On a positive note, it was nice to see the serial number of the machine pre-populated, it would be nice to have the hard drive serial number here as well, but we can't have everything (and some drives don't report their serial number properly so maybe this why it is not shown onscreen).


Imaging formats are quite varied;



Remember you won't get any of the Logical options if you are using the Standard peasant version of Recon.  Your image format choice depends on what you are planning to analyse the image with.


For maximum compatibility when analysing this image on a Mac, I would use the native .DMG format, however you can use what I deem the industry standard Encase .E01 if your tool supports it.  .EX01 is the newer Encase format and support for this is not ubiquitous as the earlier .E01 format is.


I chose EnCase .E01 format, with fast compression and a segment size of zero.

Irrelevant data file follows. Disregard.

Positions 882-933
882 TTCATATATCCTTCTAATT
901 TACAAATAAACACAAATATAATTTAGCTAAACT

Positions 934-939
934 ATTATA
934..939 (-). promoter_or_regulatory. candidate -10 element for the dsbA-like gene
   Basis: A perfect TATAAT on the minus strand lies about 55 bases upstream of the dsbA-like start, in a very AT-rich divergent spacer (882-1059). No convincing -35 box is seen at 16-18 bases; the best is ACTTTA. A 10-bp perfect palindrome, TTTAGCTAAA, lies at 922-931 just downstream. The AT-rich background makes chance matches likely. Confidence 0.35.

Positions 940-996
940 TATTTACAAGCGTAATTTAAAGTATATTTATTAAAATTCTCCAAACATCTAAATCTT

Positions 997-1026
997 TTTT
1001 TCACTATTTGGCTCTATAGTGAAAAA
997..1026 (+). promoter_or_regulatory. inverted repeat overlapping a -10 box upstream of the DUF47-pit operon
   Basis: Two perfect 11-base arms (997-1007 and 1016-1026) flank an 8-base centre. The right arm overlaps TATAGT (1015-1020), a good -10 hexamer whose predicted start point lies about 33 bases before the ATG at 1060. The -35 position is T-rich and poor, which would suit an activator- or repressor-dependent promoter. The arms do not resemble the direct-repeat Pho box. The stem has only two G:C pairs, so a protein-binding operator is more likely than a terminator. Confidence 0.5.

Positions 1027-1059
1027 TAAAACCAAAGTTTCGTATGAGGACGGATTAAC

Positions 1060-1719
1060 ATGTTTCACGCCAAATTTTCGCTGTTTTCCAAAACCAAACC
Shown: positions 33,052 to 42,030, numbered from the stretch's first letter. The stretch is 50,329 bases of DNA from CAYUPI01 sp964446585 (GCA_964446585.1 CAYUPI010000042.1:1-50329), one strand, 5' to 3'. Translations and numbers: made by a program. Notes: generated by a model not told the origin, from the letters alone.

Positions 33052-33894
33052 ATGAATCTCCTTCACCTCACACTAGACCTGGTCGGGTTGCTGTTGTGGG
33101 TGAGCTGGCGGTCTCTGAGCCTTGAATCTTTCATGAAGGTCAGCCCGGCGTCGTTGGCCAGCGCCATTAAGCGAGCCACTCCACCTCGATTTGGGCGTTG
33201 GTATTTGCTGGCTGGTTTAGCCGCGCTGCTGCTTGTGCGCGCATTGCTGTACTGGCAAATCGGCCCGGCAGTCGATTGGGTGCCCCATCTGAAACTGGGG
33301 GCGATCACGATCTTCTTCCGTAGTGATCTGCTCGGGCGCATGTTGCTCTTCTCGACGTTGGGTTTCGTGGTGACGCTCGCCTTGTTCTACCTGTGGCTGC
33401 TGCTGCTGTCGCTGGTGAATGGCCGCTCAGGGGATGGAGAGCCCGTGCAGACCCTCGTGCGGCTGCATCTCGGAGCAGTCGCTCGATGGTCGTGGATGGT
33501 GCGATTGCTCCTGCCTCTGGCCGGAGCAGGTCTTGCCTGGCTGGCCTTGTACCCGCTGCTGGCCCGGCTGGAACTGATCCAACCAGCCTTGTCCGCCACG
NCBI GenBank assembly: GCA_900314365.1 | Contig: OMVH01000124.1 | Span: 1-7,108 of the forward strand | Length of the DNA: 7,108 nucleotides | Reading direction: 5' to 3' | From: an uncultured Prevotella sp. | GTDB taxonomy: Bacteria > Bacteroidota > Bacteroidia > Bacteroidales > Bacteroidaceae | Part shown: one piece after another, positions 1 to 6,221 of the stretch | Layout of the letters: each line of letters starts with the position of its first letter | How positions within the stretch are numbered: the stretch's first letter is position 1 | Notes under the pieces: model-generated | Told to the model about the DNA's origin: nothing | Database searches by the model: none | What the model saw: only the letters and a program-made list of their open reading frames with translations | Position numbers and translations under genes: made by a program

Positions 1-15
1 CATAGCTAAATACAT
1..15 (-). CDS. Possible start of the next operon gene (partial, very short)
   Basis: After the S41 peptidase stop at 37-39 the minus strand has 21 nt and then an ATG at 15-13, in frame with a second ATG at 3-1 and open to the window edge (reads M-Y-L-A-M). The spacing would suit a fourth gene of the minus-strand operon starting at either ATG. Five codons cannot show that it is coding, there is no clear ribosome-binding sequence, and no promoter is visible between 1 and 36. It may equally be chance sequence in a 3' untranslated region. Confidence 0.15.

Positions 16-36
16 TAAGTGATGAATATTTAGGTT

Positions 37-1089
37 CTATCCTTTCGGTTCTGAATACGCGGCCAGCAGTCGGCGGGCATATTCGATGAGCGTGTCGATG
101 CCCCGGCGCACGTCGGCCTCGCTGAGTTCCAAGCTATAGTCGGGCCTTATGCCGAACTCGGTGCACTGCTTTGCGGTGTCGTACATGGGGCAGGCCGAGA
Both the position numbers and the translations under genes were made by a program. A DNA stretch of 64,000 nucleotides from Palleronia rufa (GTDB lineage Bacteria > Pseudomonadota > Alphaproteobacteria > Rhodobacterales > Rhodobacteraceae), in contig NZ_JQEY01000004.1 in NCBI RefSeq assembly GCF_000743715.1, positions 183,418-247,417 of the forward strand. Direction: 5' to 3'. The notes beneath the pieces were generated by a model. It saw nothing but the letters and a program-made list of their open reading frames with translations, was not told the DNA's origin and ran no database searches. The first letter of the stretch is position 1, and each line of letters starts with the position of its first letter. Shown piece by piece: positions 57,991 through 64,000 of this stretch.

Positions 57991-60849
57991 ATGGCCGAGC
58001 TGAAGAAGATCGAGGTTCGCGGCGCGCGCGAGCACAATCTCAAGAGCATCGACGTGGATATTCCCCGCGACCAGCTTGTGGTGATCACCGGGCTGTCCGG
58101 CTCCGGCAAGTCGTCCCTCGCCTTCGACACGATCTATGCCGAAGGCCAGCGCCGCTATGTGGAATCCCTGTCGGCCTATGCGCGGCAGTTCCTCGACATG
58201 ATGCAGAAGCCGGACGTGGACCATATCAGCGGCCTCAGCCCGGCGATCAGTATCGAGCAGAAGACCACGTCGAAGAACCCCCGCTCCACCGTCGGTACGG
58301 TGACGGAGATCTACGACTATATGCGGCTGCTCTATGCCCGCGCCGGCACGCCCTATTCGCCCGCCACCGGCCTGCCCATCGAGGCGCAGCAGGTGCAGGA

We will do an article all about compression and the like, so subscribe!


Pro Tip: I did some tests a long time ago and segmented images (when you index them) have an overhead.  Keeping your image in a single file does save you time at the processing stage - its a marginal difference, so don't worry too much if you have been taught to use segments.  If you ever wondered why images are segmented, the main reason was your destination disk file system limitations (ye olde FAT16 was 2 GB and FAT32 was 4GB for example) or archive limitations (for example 4.7GB DVDR's and before that 650MB CDR's).


After about 3 and a bit hours, my image of the 500GB internal drive was successfully completed and verified;


Disk Image Successful


It took so long because my steam driven iMac only has USB 2.0 ports.